What History Taught Me
- Written by TW Editors
- Published December 10, 2012
The secret to training a horse is absolute trust. Being a prey animal, horses, by nature, fear humans. We are predators and, without trust, a horse will always be “on edge.” They are big, powerful and quick, and more concerned with their welfare than yours.
I first became interested in the Spanish vaquero’s horse training methods when I was a teen in the early 1950s and read Ed Connell’s “Hackamore Reinsman” series of articles in Western Horseman Magazine. The articles made a lot of sense to me then, and they still do. In the early 1900s, Ed worked on California ranches alongside sons and grandsons of old-time vaqueros, and he was the first to document their training methods.
When I’m credited as a “horse whisperer,” I have to bite my tongue and try to maintain composure. I’ve spent over 60 years diligently studying, plus thousands of hours developing my horse training skills. Mother Nature didn’t just hand them to me.
I’ve been a metal fabricator, a welder, a forklift operator and a spray painter. I can set up and run a 10-foot gate shear, a 400-ton press brake and a four post, 400-ton punch press. About 10 years ago, I retired from AlliedSignal aerospace company as a quality assurance engineer. Hey! I had to somehow support my real life ... cowboys, horses and the Old West.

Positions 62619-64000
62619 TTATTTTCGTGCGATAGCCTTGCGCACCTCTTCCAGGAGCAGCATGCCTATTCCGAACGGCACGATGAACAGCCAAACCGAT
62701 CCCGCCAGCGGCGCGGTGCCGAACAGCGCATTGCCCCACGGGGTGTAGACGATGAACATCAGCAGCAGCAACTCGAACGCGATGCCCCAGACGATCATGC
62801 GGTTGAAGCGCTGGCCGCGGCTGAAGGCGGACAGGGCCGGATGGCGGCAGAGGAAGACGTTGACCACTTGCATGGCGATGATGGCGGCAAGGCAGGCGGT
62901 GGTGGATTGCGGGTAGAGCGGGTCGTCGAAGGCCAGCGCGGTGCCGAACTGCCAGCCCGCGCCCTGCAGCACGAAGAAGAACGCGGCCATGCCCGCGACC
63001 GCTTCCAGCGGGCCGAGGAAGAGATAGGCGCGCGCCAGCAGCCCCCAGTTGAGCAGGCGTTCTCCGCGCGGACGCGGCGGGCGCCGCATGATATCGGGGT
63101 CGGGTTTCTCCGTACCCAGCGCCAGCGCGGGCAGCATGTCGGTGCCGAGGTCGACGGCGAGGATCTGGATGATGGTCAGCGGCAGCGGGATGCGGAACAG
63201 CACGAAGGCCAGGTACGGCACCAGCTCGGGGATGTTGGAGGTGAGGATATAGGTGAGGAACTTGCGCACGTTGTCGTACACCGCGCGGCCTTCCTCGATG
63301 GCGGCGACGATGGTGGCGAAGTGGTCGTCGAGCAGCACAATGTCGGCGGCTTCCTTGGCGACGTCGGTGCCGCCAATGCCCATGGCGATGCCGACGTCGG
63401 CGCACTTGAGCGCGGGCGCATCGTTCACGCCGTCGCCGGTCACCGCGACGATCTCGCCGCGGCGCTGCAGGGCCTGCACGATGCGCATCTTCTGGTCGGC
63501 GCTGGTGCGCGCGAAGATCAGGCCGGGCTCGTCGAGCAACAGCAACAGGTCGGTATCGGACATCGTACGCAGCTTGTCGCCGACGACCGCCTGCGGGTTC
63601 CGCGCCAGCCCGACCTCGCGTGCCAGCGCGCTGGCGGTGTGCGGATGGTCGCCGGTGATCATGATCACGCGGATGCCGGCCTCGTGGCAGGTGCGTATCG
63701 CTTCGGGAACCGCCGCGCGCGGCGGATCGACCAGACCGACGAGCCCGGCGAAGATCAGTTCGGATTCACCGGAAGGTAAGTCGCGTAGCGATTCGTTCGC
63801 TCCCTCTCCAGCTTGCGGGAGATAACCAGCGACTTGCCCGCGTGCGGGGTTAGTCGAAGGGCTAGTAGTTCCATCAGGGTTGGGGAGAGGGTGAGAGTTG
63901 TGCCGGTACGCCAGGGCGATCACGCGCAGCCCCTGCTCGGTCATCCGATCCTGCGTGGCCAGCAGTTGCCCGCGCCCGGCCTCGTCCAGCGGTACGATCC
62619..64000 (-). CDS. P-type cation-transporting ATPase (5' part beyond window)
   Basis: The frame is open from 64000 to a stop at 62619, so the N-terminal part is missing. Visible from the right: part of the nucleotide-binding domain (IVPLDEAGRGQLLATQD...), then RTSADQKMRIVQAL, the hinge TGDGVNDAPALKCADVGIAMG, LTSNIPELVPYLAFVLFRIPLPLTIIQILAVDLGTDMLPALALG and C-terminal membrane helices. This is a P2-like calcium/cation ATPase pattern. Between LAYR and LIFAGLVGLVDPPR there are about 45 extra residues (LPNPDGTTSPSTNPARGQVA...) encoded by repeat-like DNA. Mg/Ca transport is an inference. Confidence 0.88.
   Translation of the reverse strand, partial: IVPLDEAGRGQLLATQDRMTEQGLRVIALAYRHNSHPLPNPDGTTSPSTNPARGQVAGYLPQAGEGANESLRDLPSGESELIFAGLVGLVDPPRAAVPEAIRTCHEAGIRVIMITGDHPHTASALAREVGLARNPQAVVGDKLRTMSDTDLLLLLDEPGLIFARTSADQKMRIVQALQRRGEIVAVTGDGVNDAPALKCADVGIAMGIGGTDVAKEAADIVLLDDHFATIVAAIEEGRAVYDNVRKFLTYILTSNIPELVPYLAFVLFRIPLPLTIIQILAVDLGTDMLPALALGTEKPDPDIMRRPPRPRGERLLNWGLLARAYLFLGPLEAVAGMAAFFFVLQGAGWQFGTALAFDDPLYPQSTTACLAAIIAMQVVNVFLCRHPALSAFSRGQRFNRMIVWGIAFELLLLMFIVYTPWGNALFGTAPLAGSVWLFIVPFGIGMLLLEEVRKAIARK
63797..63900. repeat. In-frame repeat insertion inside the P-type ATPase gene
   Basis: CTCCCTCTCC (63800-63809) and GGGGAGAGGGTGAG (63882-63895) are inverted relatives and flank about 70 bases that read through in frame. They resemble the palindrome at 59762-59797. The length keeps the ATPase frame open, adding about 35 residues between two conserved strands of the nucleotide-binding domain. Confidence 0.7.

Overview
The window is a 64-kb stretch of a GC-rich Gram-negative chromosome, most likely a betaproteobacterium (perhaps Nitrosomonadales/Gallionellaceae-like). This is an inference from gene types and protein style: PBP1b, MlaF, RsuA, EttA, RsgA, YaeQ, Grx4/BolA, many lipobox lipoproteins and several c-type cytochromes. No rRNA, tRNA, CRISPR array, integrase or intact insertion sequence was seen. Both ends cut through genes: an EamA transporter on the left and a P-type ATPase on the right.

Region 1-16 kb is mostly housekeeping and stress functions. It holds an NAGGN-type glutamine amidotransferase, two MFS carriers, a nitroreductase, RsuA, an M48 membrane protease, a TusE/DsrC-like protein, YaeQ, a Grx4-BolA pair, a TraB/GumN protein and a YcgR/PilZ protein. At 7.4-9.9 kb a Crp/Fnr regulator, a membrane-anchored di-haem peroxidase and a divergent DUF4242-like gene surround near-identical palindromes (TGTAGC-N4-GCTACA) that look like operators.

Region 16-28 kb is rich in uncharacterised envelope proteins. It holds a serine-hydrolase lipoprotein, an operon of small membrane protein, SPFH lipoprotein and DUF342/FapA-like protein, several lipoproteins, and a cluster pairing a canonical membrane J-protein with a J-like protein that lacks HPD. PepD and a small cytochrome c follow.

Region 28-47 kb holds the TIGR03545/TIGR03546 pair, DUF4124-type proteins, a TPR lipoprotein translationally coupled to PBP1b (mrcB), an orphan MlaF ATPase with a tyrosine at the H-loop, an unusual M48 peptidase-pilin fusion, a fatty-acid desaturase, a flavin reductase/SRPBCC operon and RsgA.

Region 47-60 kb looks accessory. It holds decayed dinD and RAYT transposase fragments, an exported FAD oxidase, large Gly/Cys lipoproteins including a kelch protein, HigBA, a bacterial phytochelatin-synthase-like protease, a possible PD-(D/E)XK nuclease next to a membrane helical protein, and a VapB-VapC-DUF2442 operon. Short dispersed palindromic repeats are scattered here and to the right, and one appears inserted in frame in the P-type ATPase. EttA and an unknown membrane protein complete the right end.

Nobody can touch Western writer Will James. His books contain no shoot-outs, bar fights or bank or train holdups. Instead he vividly brings to life the hard work, the skills, the danger and the excitement of the working American cowboy in the late 1800s and early 1900s.
For my money, the best Western ever is Monte Walsh. It graphically depicts the frustrations of the old-time, open range cowboys when their life was challenged by Eastern money and corporate ranching, fences and Industrial Revolution technologies. And it has a darned good shoot-out.
Nobody knows that my major in college was Commercial Art and Interior Decorating.
My daddy always told me a lot of things that didn’t seem relevant ... ’til I had kids of my own.
History has taught me technologies change, but human nature doesn’t.
Some people don’t like my message. Yeah, well, Iread somewhere once that, “All souls criticize that which they do not understand.”
My biggest influences were my parents. Mom, with her antique dolls and restored Victorian furniture, and Dad, with his Model “A” Fords, taught me an appreciation for people and technologies that existed before I was born.
I’ve developed a strong dislike for sub-zero winter weather. I can sit in the shade and drink cold water a lot longer than I can run to keep warm.
Lee Anderson, Living Historian & Horseman
Lee Anderson knows about real cowboys. This retired aerospace engineer living in Glendale, Arizona, has spent more than 60 years studying the Spanish Colonial vaqueros of 1750-1800, the Mexican cowboys of 1850-1900 and the American cowboys of 1880-1920. The horse training tools, methods and traditions he gleaned from the vaqueros have informed his own teachings, which he shares in his book, Developing the Art of Equine Communication, published by Moonlight Mesa Associates. Anderson offers up his living history tutelage in period performances with his horse and faithful partner, Concho, as an “Amazing Arizonan” for the Arizona Historical Society